Having spent much of his youth on his father's Missouri cattle ranch, it is not surprising that supporting and leading actor of stage, screen, and television Chris Cooper has specialized in playing cowboys, ranchers, and other hardworking men. His rugged Everyman demeanor has best been put to use by filmmaker [[Performer~P110025~John Sayles~johnsayles]], who cast him in a number of his films, beginning with 1987's [[Feature~V31802~Matewan~matewan]].
[[Performer~P177251~Cooper~cooper]]'s interest in the theater began in his late teens, when he designed and constructed sets for a community group. Following high school, he studied agriculture and acting at the University of Missouri before moving to New York City in hopes of making it on the stage. It took awhile, but by 1980 he was starring in productions like Of the Fields Lately, The Ballad of Soapy Smith, and Cobb, in which he played the title role.
His film debut came in 1980, in [[Performer~P108672~Nicholas Roeg~nicolasroeg]]'s [[Feature~V119936~Bad Timing: A Sensual Obsession~badtiming]]. He didn't get his big break until seven years later, when Sayles cast him as Joe Kenehan, a member of the coalminer's union who is sent to a tiny mountain town to organize the workers in [[Feature~V31802~Matewan~matewan]] (1987). He again worked with Sayles in [[Feature~V9763~City of Hope~cityofhope]] (1991) and then in [[Feature~V136040~Lone Star~lonestar]] (1996), for which he won great acclaim playing the enigmatic Sam Deeds, the prodigal son of a tiny Texas town's sheriff who solves a mystery and comes to grips with his relationship with his late father.
Subsequently, [[Performer~P177251~Cooper~cooper]] -- who had also made his mark on the small screen as cowboy July Johnson in [[Feature~V29911~Lonesome Dove~lonesomedove]] (1989) -- appeared as a deputy in a [[Feature~V136524~A Time to Kill~atimetokill]] (1996), [[Performer~P107758~Robert Redford~robertredford]]'s younger brother in [[Feature~V158883~The Horse Whisperer~thehorsewhisperer]] (1998), and [[Performer~P31094~Ethan Hawke~ethanhawke]]'s brother-in-law in [[Feature~V158835~Great Expectations~greatexpectations]]. In 1999, the actor again demonstrated his impressive range, first playing a coalminer in [[Feature~V176022~October Sky~octobersky]] and then turning in a chilling performance as [[Performer~P67045~Kevin Spacey~kevinspacey]]'s unbalanced neighbor in [[Feature~V180738~American Beauty~americanbeauty]]. If [[Performer~P177251~Cooper~cooper]] was somewhat lost in the shuffle of 2002's Interstate 60, his Oscar winning performance in that same years' Adaptation would find [[Performer~P177251~Cooper~cooper]] receiving lavish praise for his portrayal of a lively orchid hunter. Cast opposite Meryl Streep, [[Performer~P177251~Cooper~cooper]]'s toothless performance was in turns hilarious, sad and poetic, providing the perfect showcase for his impressive range.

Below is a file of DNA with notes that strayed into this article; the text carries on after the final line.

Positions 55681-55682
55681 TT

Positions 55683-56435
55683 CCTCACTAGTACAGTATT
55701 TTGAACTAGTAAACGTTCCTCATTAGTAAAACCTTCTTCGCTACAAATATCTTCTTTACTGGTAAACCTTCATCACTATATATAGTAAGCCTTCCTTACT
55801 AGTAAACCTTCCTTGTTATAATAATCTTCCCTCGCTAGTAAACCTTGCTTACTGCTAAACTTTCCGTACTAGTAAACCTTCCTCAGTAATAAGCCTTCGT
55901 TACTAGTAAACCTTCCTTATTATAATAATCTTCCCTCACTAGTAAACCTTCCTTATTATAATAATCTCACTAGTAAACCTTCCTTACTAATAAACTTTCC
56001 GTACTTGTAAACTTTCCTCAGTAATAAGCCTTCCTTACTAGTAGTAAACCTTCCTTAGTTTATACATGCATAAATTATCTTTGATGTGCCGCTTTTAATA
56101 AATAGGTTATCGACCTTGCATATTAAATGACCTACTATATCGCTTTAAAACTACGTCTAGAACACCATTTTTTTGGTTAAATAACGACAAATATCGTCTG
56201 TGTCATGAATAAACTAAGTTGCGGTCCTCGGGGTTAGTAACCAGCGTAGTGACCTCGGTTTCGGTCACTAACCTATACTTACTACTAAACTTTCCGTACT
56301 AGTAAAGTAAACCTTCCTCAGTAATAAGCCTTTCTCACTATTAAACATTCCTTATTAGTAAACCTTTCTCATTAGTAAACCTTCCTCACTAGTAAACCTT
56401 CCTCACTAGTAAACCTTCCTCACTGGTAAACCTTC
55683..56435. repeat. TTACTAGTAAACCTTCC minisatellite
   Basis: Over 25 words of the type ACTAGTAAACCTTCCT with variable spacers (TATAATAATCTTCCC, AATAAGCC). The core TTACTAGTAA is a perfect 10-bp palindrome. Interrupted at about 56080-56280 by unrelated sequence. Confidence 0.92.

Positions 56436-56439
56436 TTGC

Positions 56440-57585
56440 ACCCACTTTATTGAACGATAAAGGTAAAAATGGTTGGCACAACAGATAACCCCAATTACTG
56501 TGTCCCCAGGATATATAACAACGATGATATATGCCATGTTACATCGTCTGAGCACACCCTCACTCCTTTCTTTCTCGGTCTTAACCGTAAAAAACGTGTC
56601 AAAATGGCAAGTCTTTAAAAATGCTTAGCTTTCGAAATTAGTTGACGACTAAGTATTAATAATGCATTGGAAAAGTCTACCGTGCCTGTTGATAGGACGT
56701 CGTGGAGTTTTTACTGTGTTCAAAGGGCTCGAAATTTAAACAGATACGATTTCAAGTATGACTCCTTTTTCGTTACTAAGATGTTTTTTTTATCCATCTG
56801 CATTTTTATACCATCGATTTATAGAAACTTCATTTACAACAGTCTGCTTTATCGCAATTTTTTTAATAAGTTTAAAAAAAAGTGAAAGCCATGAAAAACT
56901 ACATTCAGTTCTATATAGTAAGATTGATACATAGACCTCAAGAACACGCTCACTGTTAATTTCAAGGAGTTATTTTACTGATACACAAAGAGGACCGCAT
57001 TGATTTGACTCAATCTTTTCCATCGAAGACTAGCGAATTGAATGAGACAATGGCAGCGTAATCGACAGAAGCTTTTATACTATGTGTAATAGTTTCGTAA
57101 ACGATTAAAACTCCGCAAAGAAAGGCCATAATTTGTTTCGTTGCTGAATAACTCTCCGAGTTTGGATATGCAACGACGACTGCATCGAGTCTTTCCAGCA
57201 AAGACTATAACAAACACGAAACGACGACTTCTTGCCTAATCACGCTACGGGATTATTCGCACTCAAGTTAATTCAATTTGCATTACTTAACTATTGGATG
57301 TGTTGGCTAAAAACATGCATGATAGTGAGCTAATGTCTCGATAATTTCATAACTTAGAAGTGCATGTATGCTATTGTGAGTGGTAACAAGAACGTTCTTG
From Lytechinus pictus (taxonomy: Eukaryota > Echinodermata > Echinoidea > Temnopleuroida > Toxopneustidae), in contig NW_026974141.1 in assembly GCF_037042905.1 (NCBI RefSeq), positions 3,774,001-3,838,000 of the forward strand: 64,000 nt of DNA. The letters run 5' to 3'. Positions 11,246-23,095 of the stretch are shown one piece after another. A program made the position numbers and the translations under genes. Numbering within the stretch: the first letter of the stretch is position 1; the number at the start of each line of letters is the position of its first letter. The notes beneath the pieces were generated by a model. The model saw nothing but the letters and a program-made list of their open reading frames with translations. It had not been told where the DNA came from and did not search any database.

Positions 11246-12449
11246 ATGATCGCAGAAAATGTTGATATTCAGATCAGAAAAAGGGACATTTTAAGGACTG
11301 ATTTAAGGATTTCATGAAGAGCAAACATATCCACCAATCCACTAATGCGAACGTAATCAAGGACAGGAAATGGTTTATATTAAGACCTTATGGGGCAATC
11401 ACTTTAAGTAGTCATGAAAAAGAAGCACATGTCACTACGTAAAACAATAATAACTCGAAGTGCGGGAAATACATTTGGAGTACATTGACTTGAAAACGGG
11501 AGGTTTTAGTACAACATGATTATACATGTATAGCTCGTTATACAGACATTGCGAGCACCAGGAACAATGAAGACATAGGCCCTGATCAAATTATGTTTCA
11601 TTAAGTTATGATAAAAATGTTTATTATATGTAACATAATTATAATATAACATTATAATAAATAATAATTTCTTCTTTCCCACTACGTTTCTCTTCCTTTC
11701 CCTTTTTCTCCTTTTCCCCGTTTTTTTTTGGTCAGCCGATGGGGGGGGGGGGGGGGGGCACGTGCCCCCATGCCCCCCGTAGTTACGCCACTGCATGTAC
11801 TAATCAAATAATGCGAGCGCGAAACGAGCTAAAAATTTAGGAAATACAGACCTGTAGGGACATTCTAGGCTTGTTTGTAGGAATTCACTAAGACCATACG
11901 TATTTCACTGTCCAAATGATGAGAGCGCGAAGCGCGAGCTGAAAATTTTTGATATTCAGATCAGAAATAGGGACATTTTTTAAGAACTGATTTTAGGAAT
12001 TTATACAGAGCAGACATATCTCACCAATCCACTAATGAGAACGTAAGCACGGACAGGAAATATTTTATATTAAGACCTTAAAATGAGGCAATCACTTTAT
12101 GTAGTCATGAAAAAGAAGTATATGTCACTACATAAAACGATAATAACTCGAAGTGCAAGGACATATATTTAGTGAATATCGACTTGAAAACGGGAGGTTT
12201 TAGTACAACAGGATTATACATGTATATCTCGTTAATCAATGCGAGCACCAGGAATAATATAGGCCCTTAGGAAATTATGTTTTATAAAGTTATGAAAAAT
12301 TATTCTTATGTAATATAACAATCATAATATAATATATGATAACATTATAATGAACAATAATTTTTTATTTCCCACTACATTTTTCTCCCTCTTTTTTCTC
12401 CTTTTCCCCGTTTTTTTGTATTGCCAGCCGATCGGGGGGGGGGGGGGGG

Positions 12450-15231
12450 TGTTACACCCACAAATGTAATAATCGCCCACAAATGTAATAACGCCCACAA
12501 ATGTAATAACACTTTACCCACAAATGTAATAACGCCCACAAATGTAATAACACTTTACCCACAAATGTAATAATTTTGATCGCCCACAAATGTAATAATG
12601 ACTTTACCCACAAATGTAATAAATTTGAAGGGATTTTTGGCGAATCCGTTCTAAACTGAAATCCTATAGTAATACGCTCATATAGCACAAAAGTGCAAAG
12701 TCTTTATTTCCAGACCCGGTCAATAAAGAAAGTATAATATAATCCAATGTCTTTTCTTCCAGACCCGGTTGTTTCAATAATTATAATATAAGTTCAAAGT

In 2003, Cooper was nominated for Best Supporting Actor by the Screen Actors Guild for his turn as a soft-spoken horse trainer in Seabiscuit. Cooper worked steadily through the early 2000s, largely in a supporting capacity. He won no small amount of praise for his work in Syriana and Capote (both 2005), and showed demonstrated his range as an actor in 2007, when he co-starred in The Kingdom, Married Life, and Breach. Cooper lent his voice to Spike Jonze's remake of Maurice Sendak's classic children's novel Where the Wild Things Are, and joined Ben Affleck for a supporting role in The Town, a 2010 crime thriller based on author Chuck Hogan's novel Prince of Thieves. Cooper found more success, however, for his role in Amiga (2010) John Sayles' war drama, in which he played an American military colonel deeply prejudiced against Filipinos. The actor took on a decidedly less serious role as a dastardly villain extraordinaire in The Muppets (2011). ~ Sandra Brennan, Rovi